It's easy for entrepreneurs to become control freaks. But as the company grows, it's impossible for CEOs to have their hand in everything. How one woman's story illustrates the importance of letting go.
If you're a CEO who has to call all the shots -- or if you work for one -- dotting all the i's and crossing all the t's might be the least of your problems
Not many young women go into electrical engineering, but Chris, a pseudonym, had studied hard in that field and graduated summa cum laude from Stanford University with a GPA of 3.85. Then she joined the best engineering firm in San Francisco. Shortly afterward, Chris's father had a heart attack. During his recovery he asked her to run the family business -- a Cadillac franchise -- and she agreed.
Over the next three years Chris swept the showroom floor, signed payroll checks every Friday, settled a labor dispute without a strike, and negotiated real estate leases. At age 27 she succeeded her father as president of the company. Over the next two years she grew the family's dealership to $100 million in sales, primarily through the acquisition of a Porsche and Lexus franchise.
But in spite of all her achievements, Chris wasn't happy. Here's how she felt about herself during those years:
"I was faking it. In a male-dominated industry where owners running dealerships had infinitely more experience than I, I acted my part well. But I needed to control every detail of the business. Despite our business growing from 20 employees to over 200 employees during those years, I thought, 'No one else can do it as well as I can,' so I wouldn't delegate tasks, and my employees suffered. They couldn't experiment or try new ways of doing things. But since there was a great market for selling cars, we did very well."
To keep on top of all the details she felt she needed to master, Chris began working longer hours in the hope that putting in 15-hour days would help. (It didn't.) As her workday grew longer she let her personal life lapse, forgoing friends, regular exercise, and even social activities for weeks at a time. Her work habits became more rigorous, too: she developed an attitude of zero tolerance for mistakes, large and small (both her own and others'); everything had to be done perfectly. She started losing perspective about her employees and the work they were doing -- she'd leave increasingly abrupt, angry messages for all her employees, and she started viewing little things (such as opening the mail) and big things (such as selling the business) with the same urgency. In her eyes everything was priority #1 all the time.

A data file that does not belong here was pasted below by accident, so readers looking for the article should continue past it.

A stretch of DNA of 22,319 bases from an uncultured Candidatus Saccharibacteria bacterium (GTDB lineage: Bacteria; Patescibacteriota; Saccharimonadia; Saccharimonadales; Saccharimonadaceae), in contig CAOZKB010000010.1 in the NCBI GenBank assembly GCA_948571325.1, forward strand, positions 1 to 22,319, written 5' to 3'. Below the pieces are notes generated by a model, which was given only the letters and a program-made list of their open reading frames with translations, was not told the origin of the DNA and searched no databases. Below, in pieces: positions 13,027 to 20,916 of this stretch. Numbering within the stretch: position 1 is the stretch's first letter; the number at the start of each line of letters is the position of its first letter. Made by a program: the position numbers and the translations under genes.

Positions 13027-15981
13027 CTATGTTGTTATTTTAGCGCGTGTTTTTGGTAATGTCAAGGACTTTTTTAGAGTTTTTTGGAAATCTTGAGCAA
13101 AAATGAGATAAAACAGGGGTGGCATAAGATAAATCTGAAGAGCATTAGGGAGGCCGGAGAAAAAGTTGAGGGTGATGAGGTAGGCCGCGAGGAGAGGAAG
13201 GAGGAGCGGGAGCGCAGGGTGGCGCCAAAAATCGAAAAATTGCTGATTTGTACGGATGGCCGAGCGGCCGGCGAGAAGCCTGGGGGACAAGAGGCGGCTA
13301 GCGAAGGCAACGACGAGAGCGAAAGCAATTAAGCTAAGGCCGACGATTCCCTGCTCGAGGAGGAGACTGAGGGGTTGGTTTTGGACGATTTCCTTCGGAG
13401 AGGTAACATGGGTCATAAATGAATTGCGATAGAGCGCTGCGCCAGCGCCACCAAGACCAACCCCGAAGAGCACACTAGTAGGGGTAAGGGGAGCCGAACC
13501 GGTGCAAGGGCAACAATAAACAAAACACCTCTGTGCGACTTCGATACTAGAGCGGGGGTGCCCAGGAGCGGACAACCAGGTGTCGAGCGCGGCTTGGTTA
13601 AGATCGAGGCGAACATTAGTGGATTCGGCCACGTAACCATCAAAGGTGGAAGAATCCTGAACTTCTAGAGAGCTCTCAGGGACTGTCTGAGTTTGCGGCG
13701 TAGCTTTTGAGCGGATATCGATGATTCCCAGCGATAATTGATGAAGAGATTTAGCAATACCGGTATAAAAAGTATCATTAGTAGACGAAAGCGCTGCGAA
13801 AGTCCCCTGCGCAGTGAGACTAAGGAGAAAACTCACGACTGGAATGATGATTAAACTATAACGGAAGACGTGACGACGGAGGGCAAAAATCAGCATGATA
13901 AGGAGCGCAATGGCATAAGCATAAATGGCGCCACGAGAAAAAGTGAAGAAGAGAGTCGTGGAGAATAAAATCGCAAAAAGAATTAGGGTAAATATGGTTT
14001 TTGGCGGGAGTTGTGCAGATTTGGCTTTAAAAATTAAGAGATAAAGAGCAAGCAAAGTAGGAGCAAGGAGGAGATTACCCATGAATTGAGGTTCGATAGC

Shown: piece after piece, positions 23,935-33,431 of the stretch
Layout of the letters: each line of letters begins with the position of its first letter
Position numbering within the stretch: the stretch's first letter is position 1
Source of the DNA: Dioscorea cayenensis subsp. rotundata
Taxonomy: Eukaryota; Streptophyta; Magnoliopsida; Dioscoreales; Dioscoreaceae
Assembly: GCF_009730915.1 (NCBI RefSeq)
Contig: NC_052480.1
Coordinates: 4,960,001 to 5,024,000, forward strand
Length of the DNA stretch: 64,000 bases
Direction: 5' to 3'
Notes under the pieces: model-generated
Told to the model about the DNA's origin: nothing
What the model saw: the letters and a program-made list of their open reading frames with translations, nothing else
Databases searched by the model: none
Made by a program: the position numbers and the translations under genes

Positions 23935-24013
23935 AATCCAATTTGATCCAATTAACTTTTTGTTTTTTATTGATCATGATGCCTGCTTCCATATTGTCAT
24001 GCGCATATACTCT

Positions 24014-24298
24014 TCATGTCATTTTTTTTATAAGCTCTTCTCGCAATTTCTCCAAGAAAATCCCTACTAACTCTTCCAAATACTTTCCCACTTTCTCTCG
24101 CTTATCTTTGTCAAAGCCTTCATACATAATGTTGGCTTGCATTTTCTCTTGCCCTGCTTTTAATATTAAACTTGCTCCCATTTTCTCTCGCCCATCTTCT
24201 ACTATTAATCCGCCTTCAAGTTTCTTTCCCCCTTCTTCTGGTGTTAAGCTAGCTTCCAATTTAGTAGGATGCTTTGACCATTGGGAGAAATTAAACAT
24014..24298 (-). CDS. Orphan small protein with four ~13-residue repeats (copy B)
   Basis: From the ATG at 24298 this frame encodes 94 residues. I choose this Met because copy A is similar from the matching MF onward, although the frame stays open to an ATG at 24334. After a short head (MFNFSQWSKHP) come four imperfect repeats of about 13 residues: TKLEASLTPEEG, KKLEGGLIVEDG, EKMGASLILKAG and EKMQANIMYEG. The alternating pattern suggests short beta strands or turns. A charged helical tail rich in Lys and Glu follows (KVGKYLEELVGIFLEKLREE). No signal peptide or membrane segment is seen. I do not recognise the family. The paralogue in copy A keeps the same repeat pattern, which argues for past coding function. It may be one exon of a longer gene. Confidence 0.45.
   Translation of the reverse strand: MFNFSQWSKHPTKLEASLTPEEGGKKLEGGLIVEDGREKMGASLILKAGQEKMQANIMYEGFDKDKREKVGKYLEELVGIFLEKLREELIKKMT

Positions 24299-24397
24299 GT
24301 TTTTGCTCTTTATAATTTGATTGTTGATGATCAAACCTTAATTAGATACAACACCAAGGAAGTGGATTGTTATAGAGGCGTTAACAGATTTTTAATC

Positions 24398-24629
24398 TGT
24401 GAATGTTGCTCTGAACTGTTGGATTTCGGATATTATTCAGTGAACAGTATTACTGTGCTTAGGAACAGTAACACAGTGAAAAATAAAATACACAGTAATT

At this point Chris began experiencing severe migraines and chronic stomach pain. The symptoms frightened her, and she asked me for help.
The first thing I did was talk with her key people. To an individual they said it had become impossible to work with Chris. Her unyielding demands and constant micromanaging left them feeling ineffective and unable to get anything done. I came to the conclusion that Chris had three basic choices. She could continue with the status quo, radically change her behavior, or sell the business.
After quite a bit of soul-searching, Chris chose a variation of option three and sold a portion of her business -- the Porsche and Lexus dealership -- while keeping the Cadillac franchise. She reasoned that by emptying her plate somewhat, she'd be able to relieve the stresses that were consuming her.
Here's what I think would have happened if Chris had chosen the first option, maintaining the status quo. Most likely, as long as the economy was booming and the economic rewards were big enough, her employees would have endured her management style. But when the boom times ended -- as they inevitably would -- Chris's best employees would have been ripe recruiting targets, and she would have lost her best people to bosses who didn't micromanage and who offered more freedom and flexibility to their employees. In the end Chris would have been left with only her mediocre employees.